Including Yourself in the Equation
Staff Therapist Wanda Sevey, MDiv, MFT is skilled at helping individuals, couples and families with communication and relationship skill building; LGBT issues; reducing and coping with stress; sex issues for couples and individuals; recovery from affairs; and anxiety and depression.
When things go well for us at our beginning, we experience ourselves as the most beautiful baby ever born, cute as a button, with the full attention of at least one adult who gazes at us for hours and waits for a sign that we are returning their gaze. But even with this most ideal beginning, there comes the moment when the face of that adoring adult turns from us and all we see is their back as they walk away.
That’s the moment we begin learning to protect ourselves. We can hardly blame our little selves for searching for protection from the picture of that loving, all-powerful adult leaving us. Sure, the grownup comes back later (with a dry diaper, a bottle, or a cuddle) and that helps. But still, they left. Each of us has a story like this and each of us has a way of protecting ourselves against loss and from ever hurting this way again.
Self-sacrifice is one of those ways. I know it’s a little counter intuitive. Putting the needs of others before us is part of being a good person, right?
Well, maybe. Sometimes. Making some sacrifices is essential to being a good parent and to being in a satisfying relationship or friendship. It can be part of creating a life with meaning and purpose. Self-sacrifice is also a way to protect us from some deep fears:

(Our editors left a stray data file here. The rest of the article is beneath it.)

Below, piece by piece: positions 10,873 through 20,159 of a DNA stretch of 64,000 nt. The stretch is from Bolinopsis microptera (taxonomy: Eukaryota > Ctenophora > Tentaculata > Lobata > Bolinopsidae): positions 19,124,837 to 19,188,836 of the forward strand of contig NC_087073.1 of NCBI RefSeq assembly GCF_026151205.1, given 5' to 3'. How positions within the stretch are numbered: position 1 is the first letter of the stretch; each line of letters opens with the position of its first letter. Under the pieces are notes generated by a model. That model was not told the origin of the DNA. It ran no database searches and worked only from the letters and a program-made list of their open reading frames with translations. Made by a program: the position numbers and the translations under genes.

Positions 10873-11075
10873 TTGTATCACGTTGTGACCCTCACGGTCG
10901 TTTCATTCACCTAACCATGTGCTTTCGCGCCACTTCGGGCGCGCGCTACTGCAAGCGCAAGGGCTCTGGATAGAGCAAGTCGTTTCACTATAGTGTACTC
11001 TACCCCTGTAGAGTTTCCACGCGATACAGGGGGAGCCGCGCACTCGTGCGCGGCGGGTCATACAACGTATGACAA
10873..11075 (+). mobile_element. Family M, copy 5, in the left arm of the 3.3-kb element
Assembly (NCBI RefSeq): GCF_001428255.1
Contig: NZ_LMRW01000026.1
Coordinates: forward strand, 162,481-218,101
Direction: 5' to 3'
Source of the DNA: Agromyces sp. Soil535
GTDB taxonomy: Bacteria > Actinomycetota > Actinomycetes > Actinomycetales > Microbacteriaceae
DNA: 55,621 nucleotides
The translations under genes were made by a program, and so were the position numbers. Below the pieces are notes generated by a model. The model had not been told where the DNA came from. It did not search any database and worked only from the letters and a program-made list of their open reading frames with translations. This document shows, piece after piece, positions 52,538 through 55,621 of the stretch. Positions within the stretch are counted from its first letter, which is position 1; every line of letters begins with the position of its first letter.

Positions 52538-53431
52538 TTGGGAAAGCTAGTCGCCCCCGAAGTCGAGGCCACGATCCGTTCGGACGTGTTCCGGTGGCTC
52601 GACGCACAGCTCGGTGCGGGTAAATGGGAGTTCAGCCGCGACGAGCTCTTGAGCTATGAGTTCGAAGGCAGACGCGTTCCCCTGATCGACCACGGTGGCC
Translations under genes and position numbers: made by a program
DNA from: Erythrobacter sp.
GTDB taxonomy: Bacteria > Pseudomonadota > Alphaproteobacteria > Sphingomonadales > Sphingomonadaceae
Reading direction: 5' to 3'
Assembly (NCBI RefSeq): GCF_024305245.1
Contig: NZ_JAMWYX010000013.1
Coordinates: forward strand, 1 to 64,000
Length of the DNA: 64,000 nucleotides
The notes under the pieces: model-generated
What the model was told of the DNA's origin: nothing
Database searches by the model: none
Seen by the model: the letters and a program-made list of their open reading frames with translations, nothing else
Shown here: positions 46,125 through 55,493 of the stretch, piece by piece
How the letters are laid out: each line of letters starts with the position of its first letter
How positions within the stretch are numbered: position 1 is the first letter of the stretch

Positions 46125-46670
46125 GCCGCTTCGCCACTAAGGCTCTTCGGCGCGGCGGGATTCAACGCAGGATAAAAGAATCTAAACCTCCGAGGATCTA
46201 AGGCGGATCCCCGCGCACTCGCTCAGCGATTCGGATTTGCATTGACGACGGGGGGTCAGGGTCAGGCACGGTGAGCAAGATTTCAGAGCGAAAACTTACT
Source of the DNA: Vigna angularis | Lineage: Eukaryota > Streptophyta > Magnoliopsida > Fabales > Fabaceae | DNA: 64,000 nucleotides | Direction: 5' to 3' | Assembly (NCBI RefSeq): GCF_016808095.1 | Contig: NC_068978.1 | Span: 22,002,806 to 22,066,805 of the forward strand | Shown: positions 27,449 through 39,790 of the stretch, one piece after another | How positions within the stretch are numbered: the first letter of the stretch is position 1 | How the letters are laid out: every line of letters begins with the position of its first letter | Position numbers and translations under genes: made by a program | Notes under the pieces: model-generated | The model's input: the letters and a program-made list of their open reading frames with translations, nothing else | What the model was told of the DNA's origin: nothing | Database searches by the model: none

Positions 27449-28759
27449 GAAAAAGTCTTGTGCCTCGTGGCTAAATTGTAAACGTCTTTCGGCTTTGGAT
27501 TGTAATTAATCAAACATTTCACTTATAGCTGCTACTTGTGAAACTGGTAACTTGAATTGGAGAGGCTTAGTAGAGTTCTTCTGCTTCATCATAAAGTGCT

“I’m afraid I’ll lose this relationship so I’ll cancel out my feelings to keep you happy.”
“I’m afraid of rejection so I’ll put myself last.”
“I’m afraid I’m not worth much to others so I’ll work all the time to prove you should keep me around in your life.”
“If you’re angry at me you might leave so I’ll accommodate you instead of saying what I think or want.”
“What I want doesn’t matter as much as what you want, as long as you stay.
“I don’t deserve to ask for what I want. Really, I don’t even know what I want.”
And under these fears are often some damaging self-perceptions such as:
“I’m not lovable so I’ll end up alone.”
“There’s something wrong with me that will lead to my being abandoned.”
“If I make waves you’ll be angry and leave me.”
Sometimes we wake up from years of counting ourselves out of the equation and are filled with resentment at not having expressed or accomplished having any of our own needs and desires met. The feeling then is as if we are sitting down in a room full of people standing. We feel small, unnoticed, unappreciated, angry, and, at the same time, vulnerable to the power of others. It doesn’t occur to us that all we have to do to begin to remedy the situation is stand up.
In your life are there situations and relationships in which you need to rise up and stand? Stand up and know that it’s okay to count yourself in as someone who matters.
Staff Therapist Wanda Sevey, MDiv, MFT is skilled at helping individuals, couples and families with communication and relationship skill building; LGBT issues; reducing and coping with stress; sex issues for couples and individuals; recovery from affairs; and anxiety and depression. Interested in therapy with Wanda? Request an appointment today.